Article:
Like Sufjan Stevens and his “Age of Adz,” I wouldn’t want Beam one-noting his whole career, even if just because he’d become bored as an artist.

But I think “Kiss Each Other Clean” is, still, the sound of a work in progress, still shy of a great album in this era of I&W 2.0.

[More after the jump...]

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<p>Andrew Rannells from &quot;The Book of Mormon&quot;</p>

Andrew Rannells from "The Book of Mormon"

Preview: Trey Parker and Matt Stone's 'Mormon' Broadway musical

Where do the 'South Park' creators send their 'Book of Mormon' missionaries?

Matt Stone, Trey Parker and Bobby Lopez are all trying to take a stab at their personal fascinations with Mormonism, the center of their forthcoming Broadway musical “The Book of Mormon.”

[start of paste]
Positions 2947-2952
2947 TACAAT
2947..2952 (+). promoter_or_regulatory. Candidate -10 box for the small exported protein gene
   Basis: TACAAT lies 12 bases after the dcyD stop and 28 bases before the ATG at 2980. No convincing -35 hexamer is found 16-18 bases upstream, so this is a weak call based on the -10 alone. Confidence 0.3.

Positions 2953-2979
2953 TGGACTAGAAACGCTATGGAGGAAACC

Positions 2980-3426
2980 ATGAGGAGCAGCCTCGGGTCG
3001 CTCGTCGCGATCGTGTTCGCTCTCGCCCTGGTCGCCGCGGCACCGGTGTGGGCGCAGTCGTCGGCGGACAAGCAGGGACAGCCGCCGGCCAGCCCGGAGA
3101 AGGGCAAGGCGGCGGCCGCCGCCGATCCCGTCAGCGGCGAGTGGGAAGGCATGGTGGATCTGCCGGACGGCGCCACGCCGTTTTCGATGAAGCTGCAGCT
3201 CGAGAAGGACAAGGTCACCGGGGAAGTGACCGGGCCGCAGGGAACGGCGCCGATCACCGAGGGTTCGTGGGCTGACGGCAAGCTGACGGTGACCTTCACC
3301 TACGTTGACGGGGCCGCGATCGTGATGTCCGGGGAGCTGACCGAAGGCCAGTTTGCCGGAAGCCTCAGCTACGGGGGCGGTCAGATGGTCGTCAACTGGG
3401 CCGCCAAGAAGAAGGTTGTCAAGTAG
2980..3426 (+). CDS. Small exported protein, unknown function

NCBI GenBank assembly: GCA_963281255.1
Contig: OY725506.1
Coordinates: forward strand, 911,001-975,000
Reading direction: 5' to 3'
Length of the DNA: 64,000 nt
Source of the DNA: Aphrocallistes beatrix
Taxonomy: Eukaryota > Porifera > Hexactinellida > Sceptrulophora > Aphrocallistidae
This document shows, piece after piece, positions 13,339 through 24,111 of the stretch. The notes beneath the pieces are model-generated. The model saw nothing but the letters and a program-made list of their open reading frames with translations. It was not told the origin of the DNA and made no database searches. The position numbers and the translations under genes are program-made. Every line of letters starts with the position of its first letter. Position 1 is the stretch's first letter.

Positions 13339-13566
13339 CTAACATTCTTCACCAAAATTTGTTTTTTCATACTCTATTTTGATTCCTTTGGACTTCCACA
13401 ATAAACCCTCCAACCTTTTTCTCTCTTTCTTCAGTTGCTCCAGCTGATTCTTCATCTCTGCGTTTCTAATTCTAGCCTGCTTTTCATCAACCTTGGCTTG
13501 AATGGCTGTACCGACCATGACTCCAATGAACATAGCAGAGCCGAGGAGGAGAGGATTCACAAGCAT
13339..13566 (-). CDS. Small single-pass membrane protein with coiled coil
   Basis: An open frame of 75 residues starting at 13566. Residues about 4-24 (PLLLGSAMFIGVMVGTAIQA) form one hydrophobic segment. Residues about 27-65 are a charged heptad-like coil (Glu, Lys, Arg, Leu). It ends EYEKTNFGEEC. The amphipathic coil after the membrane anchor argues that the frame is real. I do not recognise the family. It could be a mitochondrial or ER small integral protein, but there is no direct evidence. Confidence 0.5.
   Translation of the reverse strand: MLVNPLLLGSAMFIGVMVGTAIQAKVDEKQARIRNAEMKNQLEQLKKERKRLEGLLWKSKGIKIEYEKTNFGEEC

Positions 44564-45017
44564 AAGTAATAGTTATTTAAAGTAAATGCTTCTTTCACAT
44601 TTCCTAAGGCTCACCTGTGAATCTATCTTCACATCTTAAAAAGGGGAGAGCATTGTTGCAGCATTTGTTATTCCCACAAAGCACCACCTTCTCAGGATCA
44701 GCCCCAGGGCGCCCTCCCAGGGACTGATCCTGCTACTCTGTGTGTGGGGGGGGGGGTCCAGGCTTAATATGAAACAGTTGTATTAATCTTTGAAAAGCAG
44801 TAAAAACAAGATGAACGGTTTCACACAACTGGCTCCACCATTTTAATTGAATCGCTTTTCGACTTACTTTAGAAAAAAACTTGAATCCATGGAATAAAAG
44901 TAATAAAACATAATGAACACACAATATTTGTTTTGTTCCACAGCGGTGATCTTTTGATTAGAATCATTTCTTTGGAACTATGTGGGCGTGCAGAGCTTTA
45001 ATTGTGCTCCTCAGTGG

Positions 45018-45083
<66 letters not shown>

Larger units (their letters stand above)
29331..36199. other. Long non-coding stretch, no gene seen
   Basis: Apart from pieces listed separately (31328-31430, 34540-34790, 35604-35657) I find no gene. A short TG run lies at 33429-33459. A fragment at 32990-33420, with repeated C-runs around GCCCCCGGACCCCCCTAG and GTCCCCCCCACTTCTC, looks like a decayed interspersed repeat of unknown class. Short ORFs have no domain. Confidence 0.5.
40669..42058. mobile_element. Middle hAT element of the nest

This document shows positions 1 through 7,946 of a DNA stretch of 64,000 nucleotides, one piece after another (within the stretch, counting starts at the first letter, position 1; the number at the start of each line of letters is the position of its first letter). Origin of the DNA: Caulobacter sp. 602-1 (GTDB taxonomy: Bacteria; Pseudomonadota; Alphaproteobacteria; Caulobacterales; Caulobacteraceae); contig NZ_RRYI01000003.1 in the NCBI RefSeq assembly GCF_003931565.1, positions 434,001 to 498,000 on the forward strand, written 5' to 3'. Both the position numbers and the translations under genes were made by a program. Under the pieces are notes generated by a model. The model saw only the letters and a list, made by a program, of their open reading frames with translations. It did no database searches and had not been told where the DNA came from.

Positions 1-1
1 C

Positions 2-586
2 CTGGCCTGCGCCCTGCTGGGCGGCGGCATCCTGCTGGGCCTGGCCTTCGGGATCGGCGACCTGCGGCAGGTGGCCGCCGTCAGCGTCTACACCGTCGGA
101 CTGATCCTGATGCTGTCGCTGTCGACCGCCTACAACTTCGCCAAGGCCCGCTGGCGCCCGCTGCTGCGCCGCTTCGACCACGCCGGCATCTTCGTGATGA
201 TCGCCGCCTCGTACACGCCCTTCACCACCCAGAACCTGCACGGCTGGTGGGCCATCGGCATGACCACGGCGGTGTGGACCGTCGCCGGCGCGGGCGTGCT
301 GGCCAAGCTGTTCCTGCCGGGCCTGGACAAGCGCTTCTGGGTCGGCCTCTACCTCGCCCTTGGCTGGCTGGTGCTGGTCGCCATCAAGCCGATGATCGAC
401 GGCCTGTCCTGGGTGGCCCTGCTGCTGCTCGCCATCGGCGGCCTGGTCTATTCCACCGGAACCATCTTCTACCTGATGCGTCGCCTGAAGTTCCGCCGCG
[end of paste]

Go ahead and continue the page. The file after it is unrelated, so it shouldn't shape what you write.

“They’re just so damn nice,” Parker says admiringly of Mormons. “They’re like, ‘You made that “Orgasmo” movie? I didn’t like that, but I appreciate that you did it.’ It’s like, Wow, I wanna feel like you dude...”

“It absolutely rekindles your faith to see the miracle that all these people believe in is shit,” Lopez says, laughing.

“It’s hard to find that fault line with them. If you go, ‘Look, I don’t respect what you believe…’ but there’s no fault line…”

Park holds his hand to his shaking head. “They’re just so damn nice.”

Parker, Stone and “Avenue Q” co-writer/composer Lopez were on hand at a rehearsal studio in Times Square last night (Jan. 31), to preview the first few numbers of “The Book of Mormon” for a couple dozen New York journalists.